‘It’ll feel like that,’ he said, ‘but everywhere.’ The man fell silent.
Faith saw Alexander’s back to her, his long fingers meticulously laying syringes upon the table, producing a jar from a briefcase. She couldn’t see the man’s face, but he shifted nervously in the chair. He said things like ‘Did the money reach your account okay?’ and Alexander said nothing.
Faith watched Alexander plunge the needle into the man, heard his cries of pain, his awful, broken voice. The needle filled slowly. She couldn’t see clearly, but was it…black? That couldn’t be his blood. Alexander transferred the substance from syringe to jar, and there it was – thick black sludge that writhed. He trapped it inside the jar.
Moments later, the man left, dazed but grateful. He knew there was something to be grateful for, but he couldn’t remember what. What had Alexander done to this man, to his memory? She had to alert her father. She fumbled for her phone, but the window shot open above her. Alexander grabbed her, pulled her roughly through it. She tried to punch, to kick, but Alexander was swift and nimble.
‘Did you take his memory?’ Faith demanded at last, ‘I saw it! I saw what you did!’
‘We don’t take,’ Alexander said, ‘We remove. And we don’t remove the memories people like to keep.’
‘Who’s “we”?’ Faith asked, but she never got her answer. Alexander lunged at her, needle in hand, those awful eyes, those skeletal fingers. It happened too fast, and she felt the sting of it in her neck.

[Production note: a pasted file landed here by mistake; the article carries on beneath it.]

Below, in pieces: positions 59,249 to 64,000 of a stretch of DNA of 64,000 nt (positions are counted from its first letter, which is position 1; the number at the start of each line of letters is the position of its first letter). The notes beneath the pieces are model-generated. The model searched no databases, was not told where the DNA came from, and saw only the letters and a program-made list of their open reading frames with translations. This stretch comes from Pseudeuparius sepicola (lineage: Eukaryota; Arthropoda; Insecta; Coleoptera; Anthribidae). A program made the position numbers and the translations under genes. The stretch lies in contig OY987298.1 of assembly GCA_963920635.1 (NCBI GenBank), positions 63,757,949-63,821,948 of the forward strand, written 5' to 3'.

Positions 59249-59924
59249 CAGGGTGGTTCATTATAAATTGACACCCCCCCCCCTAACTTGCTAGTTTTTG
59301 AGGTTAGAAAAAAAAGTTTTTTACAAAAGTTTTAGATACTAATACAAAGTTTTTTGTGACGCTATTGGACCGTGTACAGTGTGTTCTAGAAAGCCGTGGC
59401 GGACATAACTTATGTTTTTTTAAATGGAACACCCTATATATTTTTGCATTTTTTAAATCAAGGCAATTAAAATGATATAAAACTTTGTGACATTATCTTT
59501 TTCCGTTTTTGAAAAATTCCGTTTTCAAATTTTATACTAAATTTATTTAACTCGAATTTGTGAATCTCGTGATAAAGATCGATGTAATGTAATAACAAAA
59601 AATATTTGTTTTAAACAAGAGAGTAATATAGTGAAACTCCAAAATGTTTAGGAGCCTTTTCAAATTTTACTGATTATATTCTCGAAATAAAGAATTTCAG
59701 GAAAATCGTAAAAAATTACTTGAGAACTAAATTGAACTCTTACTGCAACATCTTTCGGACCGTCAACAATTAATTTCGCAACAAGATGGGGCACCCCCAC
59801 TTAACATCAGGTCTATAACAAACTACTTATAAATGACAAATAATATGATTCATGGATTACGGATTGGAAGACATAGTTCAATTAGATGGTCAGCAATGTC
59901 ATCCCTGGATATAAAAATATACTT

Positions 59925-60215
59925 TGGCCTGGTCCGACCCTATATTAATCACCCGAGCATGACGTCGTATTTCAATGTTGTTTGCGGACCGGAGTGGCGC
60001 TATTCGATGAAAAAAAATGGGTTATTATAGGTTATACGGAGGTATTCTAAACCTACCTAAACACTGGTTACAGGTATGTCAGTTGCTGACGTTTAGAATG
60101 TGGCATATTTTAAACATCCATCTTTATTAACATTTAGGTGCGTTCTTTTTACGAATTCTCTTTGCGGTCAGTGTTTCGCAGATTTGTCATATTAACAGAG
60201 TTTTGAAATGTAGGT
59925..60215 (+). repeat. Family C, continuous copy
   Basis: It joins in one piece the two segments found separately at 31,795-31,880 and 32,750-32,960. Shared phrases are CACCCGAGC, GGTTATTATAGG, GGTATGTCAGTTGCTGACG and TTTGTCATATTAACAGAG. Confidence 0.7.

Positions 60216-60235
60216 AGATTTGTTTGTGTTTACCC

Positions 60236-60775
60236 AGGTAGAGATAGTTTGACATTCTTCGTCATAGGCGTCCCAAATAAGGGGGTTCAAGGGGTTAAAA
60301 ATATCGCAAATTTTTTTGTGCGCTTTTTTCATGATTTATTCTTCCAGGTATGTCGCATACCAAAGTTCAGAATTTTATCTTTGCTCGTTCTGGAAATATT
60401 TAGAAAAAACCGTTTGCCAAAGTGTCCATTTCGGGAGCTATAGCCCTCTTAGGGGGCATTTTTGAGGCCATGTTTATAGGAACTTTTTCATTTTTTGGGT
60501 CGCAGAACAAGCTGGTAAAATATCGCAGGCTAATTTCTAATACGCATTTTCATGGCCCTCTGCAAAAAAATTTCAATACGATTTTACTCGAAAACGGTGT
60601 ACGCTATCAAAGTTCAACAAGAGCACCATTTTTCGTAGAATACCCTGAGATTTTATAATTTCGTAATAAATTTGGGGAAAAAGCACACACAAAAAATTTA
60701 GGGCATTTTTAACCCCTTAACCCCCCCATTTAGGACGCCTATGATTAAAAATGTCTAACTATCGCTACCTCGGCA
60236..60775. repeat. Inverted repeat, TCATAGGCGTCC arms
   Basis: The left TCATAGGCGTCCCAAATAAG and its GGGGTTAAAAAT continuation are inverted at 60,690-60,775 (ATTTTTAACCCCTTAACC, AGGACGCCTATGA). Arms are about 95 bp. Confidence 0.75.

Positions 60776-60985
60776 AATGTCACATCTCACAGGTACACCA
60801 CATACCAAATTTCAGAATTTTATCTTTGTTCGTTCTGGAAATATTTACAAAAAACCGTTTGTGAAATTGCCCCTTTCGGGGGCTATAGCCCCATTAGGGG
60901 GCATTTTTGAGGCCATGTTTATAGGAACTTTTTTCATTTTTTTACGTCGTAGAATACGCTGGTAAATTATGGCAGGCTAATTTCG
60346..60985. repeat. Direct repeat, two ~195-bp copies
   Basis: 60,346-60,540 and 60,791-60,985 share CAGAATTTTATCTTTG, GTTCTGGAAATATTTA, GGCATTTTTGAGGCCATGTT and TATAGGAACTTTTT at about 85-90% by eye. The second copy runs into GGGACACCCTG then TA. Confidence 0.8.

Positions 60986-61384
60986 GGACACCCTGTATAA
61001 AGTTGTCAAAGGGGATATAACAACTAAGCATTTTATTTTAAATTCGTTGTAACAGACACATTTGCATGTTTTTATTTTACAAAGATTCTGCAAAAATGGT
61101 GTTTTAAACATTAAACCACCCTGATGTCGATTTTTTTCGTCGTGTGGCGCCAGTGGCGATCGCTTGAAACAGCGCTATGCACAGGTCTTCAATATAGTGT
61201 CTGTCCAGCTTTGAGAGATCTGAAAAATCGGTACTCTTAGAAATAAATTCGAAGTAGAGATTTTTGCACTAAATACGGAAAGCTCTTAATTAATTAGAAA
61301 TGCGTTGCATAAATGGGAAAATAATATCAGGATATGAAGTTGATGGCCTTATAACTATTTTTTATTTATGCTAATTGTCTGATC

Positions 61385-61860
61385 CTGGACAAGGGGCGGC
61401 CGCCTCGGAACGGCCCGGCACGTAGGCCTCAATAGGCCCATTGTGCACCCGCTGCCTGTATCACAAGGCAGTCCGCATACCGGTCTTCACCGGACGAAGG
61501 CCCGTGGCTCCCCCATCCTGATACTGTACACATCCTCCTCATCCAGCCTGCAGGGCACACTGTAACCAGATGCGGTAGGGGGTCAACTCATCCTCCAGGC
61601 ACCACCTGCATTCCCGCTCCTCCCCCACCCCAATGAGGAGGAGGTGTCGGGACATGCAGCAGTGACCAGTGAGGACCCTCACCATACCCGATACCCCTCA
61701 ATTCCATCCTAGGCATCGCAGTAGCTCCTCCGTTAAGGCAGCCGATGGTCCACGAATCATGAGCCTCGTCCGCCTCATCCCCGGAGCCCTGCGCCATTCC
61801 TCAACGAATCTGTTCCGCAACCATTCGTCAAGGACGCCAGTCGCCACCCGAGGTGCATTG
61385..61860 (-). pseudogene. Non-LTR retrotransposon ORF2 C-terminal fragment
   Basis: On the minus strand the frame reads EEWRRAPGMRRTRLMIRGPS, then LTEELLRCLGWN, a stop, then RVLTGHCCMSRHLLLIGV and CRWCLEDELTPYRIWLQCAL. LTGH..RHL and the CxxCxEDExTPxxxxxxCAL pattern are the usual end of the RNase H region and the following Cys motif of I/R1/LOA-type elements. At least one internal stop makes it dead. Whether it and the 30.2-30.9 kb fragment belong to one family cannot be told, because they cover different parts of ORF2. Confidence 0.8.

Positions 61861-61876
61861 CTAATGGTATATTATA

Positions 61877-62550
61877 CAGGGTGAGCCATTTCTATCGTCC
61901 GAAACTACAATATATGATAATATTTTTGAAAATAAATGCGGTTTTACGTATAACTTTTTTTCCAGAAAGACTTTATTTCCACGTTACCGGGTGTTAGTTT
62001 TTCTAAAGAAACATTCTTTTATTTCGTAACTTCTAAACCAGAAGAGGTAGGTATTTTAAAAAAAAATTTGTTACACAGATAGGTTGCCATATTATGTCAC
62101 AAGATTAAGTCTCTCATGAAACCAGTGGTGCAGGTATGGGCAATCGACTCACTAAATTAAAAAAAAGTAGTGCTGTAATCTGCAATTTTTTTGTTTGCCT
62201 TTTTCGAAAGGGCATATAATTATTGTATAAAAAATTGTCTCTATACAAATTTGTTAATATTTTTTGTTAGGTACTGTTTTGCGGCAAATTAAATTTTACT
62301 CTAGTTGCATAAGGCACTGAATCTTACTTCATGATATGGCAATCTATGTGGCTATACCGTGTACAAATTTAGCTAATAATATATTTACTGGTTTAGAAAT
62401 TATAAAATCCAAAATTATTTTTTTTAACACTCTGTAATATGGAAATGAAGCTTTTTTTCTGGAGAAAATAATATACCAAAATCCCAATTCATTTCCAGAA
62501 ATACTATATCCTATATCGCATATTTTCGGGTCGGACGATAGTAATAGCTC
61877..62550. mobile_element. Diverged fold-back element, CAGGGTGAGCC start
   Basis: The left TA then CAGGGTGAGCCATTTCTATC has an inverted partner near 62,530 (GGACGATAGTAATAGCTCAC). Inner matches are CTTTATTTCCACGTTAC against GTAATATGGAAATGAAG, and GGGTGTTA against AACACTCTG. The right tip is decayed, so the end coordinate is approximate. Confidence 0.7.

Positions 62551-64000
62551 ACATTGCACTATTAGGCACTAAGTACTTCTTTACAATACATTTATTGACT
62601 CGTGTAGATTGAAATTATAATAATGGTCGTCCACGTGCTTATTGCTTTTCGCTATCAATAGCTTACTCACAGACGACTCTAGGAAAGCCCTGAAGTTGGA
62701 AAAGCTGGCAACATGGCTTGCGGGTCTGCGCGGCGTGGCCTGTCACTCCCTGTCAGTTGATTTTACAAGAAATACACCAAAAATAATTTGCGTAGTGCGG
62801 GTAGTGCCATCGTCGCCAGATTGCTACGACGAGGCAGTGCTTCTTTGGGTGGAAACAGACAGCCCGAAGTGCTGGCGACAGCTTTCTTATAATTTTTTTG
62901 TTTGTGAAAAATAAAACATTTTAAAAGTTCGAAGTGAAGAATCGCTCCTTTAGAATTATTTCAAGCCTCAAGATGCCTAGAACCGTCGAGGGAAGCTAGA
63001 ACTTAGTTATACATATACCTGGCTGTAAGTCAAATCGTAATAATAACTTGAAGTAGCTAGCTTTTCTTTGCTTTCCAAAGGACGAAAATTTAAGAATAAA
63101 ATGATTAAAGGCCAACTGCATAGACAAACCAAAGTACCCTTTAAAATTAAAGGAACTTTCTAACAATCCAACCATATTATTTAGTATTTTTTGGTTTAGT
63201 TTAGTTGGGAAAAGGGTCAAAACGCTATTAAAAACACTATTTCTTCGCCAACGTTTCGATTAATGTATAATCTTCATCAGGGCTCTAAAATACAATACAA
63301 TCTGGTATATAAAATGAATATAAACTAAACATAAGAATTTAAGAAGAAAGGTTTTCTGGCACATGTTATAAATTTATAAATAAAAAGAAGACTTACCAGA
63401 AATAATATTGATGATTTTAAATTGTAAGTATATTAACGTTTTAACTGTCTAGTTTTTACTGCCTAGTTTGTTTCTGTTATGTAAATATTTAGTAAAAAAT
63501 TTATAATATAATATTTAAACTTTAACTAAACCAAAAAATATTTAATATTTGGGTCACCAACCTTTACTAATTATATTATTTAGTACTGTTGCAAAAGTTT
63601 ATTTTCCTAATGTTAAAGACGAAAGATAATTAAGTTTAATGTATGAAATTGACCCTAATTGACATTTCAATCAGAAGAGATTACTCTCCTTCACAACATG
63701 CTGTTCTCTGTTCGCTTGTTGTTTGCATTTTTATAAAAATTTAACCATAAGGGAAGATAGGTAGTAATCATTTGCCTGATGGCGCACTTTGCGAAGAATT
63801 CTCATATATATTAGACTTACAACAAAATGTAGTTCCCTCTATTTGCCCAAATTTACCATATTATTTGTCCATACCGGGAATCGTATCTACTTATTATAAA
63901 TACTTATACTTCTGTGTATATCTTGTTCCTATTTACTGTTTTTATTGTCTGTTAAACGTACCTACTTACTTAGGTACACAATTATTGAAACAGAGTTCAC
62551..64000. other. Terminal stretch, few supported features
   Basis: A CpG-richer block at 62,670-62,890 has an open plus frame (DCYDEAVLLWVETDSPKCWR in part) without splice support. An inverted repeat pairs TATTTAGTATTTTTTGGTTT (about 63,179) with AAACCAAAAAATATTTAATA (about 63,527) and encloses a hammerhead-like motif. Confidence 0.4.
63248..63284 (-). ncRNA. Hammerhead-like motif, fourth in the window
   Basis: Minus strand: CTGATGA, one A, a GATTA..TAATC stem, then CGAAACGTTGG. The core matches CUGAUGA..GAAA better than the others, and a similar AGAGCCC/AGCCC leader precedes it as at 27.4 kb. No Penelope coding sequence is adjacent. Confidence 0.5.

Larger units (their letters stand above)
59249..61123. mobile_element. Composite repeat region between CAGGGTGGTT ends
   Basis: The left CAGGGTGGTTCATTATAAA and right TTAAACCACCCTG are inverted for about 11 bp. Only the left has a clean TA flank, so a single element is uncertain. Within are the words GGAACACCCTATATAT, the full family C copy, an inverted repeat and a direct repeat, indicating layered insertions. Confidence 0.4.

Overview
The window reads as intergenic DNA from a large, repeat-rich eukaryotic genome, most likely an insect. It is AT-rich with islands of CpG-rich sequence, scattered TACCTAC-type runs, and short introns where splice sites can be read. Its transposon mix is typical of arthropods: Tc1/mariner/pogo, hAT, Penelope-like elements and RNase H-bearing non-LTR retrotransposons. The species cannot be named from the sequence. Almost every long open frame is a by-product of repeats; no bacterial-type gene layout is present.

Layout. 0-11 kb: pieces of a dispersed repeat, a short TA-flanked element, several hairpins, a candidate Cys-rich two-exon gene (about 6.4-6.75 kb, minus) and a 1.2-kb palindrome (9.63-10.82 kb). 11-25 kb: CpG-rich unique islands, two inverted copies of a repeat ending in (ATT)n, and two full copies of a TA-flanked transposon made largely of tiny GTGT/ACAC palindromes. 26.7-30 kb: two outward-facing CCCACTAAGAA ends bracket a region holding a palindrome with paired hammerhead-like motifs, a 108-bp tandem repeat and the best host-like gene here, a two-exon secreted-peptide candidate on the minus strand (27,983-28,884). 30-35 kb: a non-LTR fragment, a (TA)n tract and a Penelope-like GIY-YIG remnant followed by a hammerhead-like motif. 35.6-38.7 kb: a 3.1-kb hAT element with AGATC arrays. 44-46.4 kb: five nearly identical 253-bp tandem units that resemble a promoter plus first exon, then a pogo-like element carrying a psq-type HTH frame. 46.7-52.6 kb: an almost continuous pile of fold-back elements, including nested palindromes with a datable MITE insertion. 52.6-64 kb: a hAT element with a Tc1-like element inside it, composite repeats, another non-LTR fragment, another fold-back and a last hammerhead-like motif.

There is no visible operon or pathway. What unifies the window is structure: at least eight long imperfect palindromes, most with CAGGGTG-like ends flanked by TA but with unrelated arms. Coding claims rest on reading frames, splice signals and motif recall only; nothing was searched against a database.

Faith had always known there were family secrets. Wilkins’ Magic Emporium was her father’s other baby, and Faith adored it. But no matter how much she pleaded, her father never let her work there. Not even once.

Judges Comments

The combination of sinister atmospherics, taut storytelling and a great twist made JJ Steven's Family Secrets stand out as the runner up in our 750-word short story competition.

Within  750 words, JJ has convincingly created an enchanted world – WIlkins' Magic Emporium – and by the end, darkly reinforced its internal logic with a conjuror's sleight of hand. As in all the best fairytales, a condition is imposed, and when Faith breaks it and follows her curiosity to discover what is concealed in the shop at night, she has to bear the consequences. It's compellingly written and very well plotted and executed, with everything building up to the final reveal.

Beyond the effective plotting, much of the pleasure in Family Secrets is in the rich atmosphere JJ creates, and the vivid, well-chosen language he uses to sketch his characters. Alexander was made of angles. Faith poured herself a thunderstorm vial. Later, the horror of what happens to Faith is conveyed in images: those awful eyes, those skeletal fingers.

Family Secrets demonstrates that a lot of story can be packed into a small amount of words, and that amplifying the pivotal scene in the narrative allows the set-up to be brief and the end to be a short, sharp, and in this case creepily unpleasant shock.